Foxwoods free-play site; Connecticut casinos put liens on debtor homes

gameaccount-foxwoods-mohegan-sun-casino-lienThe Foxwoods Resort Casino in Connecticut has launched an online free-play casino powered by Alderney-licensed GameAccount Network. The launch of the FoxPlay site marks the first fruit of the deal the two companies inked last April to collaborate on all things online gambling. FoxPlay offers over 50 slots and table games from the GameAccount library, and is accessible via desktop or Android/iOS/HTML mobile options. Players get a certain number of virtual chips every 24 hours but can buy extra virtual chips, the purchase of which will earn points on players’ Foxwoods rewards cards but the chips themselves cannot be cashed out for money or money’s worth.

The debt collection practices of Foxwoods and its Connecticut casino rival Mohegan Sun have raised eybrows across the border in Massachusetts, where both casinos are competing for a coveted casino license. Over the weekend, the Boston Globe reported that both Connecticut casinos had a habit of placing liens on property belonging to gamblers who’d failed to repay markers they’d run up at the gaming joints. The Globe calculated that the casinos had placed “dozens” of liens on gamblers’ homes since the early part of the last decade, over debts ranging from $6,400 to $66k.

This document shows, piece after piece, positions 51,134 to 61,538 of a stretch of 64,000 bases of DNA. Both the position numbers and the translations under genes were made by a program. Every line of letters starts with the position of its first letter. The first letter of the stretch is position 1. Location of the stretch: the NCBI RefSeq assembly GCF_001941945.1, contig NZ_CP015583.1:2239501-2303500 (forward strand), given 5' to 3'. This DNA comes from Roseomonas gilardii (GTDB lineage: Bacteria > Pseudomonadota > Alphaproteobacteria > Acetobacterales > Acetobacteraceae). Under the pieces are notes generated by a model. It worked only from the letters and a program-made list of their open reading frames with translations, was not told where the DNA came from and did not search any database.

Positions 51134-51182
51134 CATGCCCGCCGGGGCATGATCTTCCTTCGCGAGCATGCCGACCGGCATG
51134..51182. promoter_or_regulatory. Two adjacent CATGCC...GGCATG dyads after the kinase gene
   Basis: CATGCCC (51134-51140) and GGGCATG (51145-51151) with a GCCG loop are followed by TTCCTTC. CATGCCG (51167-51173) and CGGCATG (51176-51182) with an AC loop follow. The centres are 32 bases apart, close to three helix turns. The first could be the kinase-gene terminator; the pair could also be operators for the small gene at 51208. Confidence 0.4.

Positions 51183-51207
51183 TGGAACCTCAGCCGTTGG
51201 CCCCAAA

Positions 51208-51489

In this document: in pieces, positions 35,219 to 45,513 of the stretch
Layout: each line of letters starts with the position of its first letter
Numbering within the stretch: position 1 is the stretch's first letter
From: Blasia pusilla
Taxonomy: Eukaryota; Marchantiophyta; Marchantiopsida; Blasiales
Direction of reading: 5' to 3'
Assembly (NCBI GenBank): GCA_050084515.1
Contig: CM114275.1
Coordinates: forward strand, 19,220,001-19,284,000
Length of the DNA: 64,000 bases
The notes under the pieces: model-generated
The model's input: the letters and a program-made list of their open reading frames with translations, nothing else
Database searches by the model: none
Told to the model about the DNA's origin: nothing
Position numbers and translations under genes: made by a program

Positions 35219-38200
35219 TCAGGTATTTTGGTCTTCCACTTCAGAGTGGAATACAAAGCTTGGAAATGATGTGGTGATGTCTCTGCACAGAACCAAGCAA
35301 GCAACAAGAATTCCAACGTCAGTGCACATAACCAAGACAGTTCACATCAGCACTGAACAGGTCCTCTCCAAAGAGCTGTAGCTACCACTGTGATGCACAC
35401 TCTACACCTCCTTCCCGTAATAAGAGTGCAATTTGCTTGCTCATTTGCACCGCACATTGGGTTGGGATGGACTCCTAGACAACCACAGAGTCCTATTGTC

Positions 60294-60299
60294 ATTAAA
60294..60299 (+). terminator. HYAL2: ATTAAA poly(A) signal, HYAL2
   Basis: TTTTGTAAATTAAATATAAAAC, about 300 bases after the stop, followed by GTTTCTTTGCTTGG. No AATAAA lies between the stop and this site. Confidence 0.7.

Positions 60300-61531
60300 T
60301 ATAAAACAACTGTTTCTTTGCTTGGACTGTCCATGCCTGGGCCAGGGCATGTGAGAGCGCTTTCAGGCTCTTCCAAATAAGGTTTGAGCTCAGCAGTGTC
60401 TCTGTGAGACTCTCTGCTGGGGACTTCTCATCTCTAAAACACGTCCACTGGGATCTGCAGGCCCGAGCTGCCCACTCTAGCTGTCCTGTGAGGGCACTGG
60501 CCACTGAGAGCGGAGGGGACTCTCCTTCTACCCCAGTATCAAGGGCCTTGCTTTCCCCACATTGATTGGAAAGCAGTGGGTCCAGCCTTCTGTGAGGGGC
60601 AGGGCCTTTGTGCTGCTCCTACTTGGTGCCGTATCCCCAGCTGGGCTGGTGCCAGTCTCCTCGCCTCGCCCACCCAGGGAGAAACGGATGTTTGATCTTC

Some of these debtors were Massachusetts residents and the news has led to questions about how each casino decides to issue significant credit to gamblers. Foxwoods declined comment, but a Mohegan Sun rep denied that its debt collection practices were “somehow more aggressive than other gaming companies,” noting that Nevada allows its casinos to file criminal charges against deadbeats, as two Vegas casinos did recently against Canadian businessman Semion Kronefeld.

It’s too soon to tell if the bad press will negatively affect either casino’s shot at winning a Massachusetts license, but the brouhaha has prompted Massachusetts Attorney General Martha Coakley to ask state gaming regulators for a ban on gambling-related liens in the state’s as yet unwritten casino regulations. A Gaming Commission spokesperson said the idea would be discussed at a future meeting, which begs the question: if the Gaming Commission publicly shames the Connecticut casinos over this, will chairman Stephen Crosby get hit with yet another lawsuit for interfering with the bidding process?

Mohegan Sun has partnered with Suffolk Downs racetrack on a bid to build a casino in Revere. Their opposition comes from Wynn Resorts, which has also staked its claim in the Boston area. Late last month, Foxwoods proposed a $750m resort casino in Fall River after Milford voters rejected Foxwoods’ bid to set up shop in their little corner of the world. Foxwoods is battling the Mashpee Wampanoag tribe, who were believed to have the inside track on the state’s southeastern casino license but have run into difficulty getting the Department of the Interior to agree to take the land on which they wish to build into federal trust. MGM Resorts appears on track to get approval for the sole license up for grabs in the western part of the state.